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Contact Us Today for Any Pet Emergency Near Waldorf

Waldorf Emergency Care Treats Many Pet Conditions

Pets can experience injuries and illnesses that may be sudden or life-threatening. Emergency veterinary care provides the immediate, on-the-spot treatment to save lives and restore animals to health. At Waldorf Emergency Care in Waldorf, MD, we have the knowledge and experience in treating a range of conditions.

Bone Fractures

Your emergency vet in Waldorf will carefully X-ray the injury and set the bone so that it can heal properly. For severe bone fractures, surgery may be necessary.

Respiratory Distress

Animals may experience breathing difficulties, choking, or respiratory infections that can affect their lung function. Our experienced team can help with medications, oxygen therapy, or surgery to improve breathing.

Ingestion of Poisons

If your pet is experiencing vomiting, confusion, or seizures, and you suspect he or she may have ingested a poisonous substance, get your animal to our emergency care clinic immediately for life-saving treatment.

Bite Wounds and Bleeding

A fight with another animal can result in bleeding or wounds that may require stitches or medications to help prevent infection. Similarly, accidents that cause lacerations should receive emergency pet care treatment from our veterinary clinic.

Severe Vomiting or Diarrhea

A severe bout of vomiting or diarrhea can be caused by eating tainted food, ingesting a toxic substance, or intestinal infection. Your veterinarian can help to determine the cause of your pet’s symptoms and administer the right treatment.


Heatstroke occurs when animals are exposed to extreme high temperatures and are not able to cool down. Symptoms of heatstroke include excessive panting, drooling, reddened gums, vomiting, diarrhea, confusion, and loss of consciousness. Heatstroke is an emergency that requires immediate veterinary care.


If your pet becomes unconscious, due to heatstroke, an accident, or any sudden illness, take him or her to see our veterinarians immediately for diagnosis and proper treatment.

Severe Skin Problems

We provide urgent care for animals who are experiencing a severe allergic reaction.

Make Waldorf Emergency Care Your Veterinarians for Emergency Pet Care

Our veterinarians and staff at Waldorf Emergency Care have the knowledge and training to provide emergency and urgent care for pets in Waldorf, MD, and surrounding areas. We treat a variety of unexpected illnesses and injuries that can occur in pets. Call Waldorf Emergency Care at (301) 705-9700 to learn more about our urgent care services and the many veterinary conditions we can treat when your pet has an emergency.

Anti-Freeze Toxicity and Pets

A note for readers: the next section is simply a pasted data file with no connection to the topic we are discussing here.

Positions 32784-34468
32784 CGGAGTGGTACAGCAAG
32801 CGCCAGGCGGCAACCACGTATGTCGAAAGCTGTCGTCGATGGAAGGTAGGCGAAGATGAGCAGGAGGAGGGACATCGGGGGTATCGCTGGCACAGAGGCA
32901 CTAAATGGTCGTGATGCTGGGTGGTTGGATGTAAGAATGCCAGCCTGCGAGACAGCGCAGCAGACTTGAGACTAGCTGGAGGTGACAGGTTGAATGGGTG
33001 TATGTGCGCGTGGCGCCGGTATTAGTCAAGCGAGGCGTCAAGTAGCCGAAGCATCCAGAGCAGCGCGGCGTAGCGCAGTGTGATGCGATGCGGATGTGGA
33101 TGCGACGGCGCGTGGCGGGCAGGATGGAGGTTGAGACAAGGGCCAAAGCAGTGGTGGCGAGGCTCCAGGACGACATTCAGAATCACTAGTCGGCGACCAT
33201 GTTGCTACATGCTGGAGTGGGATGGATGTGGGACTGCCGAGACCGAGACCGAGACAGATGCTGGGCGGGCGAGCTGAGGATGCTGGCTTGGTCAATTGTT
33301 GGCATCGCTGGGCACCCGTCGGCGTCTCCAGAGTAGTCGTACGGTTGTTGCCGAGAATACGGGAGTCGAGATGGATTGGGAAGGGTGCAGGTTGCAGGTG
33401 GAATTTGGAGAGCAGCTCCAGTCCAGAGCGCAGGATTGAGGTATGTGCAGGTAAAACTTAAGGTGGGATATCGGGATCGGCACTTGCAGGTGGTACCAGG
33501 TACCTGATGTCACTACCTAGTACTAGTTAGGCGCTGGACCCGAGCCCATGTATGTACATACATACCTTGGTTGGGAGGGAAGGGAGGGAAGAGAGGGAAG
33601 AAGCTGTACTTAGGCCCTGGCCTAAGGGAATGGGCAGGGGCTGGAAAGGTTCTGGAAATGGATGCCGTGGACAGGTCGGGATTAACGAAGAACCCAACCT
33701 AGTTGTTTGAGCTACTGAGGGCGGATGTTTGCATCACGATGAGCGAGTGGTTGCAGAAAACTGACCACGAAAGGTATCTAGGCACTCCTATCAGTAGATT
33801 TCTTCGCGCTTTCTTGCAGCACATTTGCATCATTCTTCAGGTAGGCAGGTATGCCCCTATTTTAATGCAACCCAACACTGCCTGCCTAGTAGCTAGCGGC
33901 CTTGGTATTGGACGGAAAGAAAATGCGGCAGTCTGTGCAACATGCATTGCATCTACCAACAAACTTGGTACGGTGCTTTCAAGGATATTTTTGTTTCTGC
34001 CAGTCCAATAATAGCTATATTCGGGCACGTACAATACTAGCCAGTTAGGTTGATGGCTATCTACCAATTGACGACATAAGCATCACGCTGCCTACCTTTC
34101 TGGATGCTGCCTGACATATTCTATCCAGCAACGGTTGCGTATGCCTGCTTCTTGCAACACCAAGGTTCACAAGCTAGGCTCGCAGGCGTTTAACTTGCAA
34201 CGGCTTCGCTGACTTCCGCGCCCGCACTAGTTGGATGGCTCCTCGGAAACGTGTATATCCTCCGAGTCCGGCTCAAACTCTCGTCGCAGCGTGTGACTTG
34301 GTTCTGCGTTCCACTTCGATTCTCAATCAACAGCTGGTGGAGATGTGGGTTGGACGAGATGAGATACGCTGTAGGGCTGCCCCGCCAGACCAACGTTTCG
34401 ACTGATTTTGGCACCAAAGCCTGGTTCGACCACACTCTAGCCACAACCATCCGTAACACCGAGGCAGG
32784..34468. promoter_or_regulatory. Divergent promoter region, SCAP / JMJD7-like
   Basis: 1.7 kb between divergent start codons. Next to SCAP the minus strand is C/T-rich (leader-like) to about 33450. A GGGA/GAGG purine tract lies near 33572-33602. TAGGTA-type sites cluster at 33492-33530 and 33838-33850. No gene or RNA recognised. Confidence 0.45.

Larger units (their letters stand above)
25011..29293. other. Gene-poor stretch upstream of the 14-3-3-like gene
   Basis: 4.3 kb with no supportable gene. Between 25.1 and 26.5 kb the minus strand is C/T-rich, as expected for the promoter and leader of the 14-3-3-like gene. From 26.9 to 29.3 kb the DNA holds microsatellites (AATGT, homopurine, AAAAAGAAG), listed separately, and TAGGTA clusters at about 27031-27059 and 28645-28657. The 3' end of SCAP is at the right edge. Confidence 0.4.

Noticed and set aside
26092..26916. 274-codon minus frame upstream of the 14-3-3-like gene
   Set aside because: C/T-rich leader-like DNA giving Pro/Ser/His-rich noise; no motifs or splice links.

Anti-Freeze Toxicity and Pets

Ethylene glycol is the main ingredient in anti-freeze, and is a major cause of poisoning in pets. It has a sweet aroma and flavor, making it inviting to dogs and cats that roam around in the yard, but this dangerous chemical can cause severe illness and even death. Pet anti-freeze poisoning happens when it’s spilled when being added to a vehicle, when a container is left uncapped, or when anti-freeze drips from an engine onto the ground.

Anti-Freeze Pet Poisoning Symptoms

Antifreeze is metabolized in the liver, and can change the blood pH to be more acidic. The symptoms of anti-freeze poisoning usually go through three stages, depending on how long it’s been in your pet’s system.

  • Stage one is 0-12 hours after ingestion. This presents as staggering, walking on knuckles, seizures, and other symptoms that look like your pet is drunk. It may vomit or increase it’s urination and need to drink water
  • Stage two is 12-24 hours after ingestion. At this time cardiovascular symptoms begin, causing your pet to suffer from an increased heart rate and increased respiratory rate
  • Stage three is 24-72 hours after ingestion. This will cause vomiting, diarrhea, kidney failure and, eventually if not treated, death

Anti-Freeze Toxicity Prevention

The best way to avoid your pet from getting anti-freeze poisoning is, of course, keeping it away from anti-freeze in the first place. This can be difficult, especially if you have a dog or cat that stays outdoors for much of the time, but there are things you can to minimize the danger.

  • Use anti-freeze with propylene glycol instead of ethylene glycol. It has virtually the same results in your vehicle, but it is much less toxic to dogs, cats, and other animals
  • When adding anti-freeze to your car or truck, clean up any spills immediately. Dispose of soaked rags or paper towels in a sealed bag or can
  • Keep anti-freeze containers sealed and out of reach of animals
  • Check your vehicle for anti-freeze leaks on a regular basis, and have it repaired immediately if you find a leak
  • Don’t let your pets roam the neighborhood, especially along roads where puddles of anti-freeze may be standing

How to Detect if My Pet is Poisoned

The first few hours after your dog or cat ingests anti-freeze are critical; the longer pets go without treatment the less likely they are to survive. Watch your pet and know its normal behavior. If your dog or cat is staggering around and generally looking like it’s drunk, bring it into Waldorf Emergency Care immediately. Don’t delay second-guessing yourself. If your pet displays any of the above symptoms, bring it into our clinic as soon as possible. Call ahead of time for first aid instructions we may have for you to do before putting your pet into the car. Call our office at (301) 705-9700 any hour of the day or night and we’ll do all we can to bring your pet back to total health.